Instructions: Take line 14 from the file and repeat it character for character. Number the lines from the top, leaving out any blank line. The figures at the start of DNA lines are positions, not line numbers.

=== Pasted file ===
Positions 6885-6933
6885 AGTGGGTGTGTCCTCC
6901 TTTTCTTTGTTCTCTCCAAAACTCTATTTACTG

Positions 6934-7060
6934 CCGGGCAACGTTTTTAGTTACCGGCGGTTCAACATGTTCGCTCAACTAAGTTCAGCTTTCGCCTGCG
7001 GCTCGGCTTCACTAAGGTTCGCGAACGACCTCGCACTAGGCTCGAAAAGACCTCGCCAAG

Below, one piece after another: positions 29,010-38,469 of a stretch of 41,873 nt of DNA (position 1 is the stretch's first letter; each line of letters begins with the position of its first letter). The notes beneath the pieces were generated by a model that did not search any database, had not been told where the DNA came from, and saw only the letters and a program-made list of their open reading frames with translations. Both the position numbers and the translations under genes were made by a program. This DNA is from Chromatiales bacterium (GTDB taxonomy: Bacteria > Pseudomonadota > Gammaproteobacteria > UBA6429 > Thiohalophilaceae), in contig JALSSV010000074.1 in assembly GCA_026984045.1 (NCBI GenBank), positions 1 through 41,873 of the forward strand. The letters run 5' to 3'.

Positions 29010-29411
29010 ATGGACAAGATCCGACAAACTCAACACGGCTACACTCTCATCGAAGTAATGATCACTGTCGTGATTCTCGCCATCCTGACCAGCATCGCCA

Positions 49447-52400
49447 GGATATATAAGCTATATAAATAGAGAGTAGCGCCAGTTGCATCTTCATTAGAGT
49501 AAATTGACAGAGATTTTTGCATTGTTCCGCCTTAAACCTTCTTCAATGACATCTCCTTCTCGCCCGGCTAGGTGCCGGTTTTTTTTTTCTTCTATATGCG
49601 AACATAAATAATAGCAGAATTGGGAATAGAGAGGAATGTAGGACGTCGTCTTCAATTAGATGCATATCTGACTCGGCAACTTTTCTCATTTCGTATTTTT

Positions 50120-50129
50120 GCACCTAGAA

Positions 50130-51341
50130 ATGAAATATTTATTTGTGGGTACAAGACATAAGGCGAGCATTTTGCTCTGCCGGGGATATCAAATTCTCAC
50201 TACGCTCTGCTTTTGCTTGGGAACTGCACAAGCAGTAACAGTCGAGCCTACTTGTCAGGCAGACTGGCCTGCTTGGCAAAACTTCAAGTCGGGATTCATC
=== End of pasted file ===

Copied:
Positions 50120-50129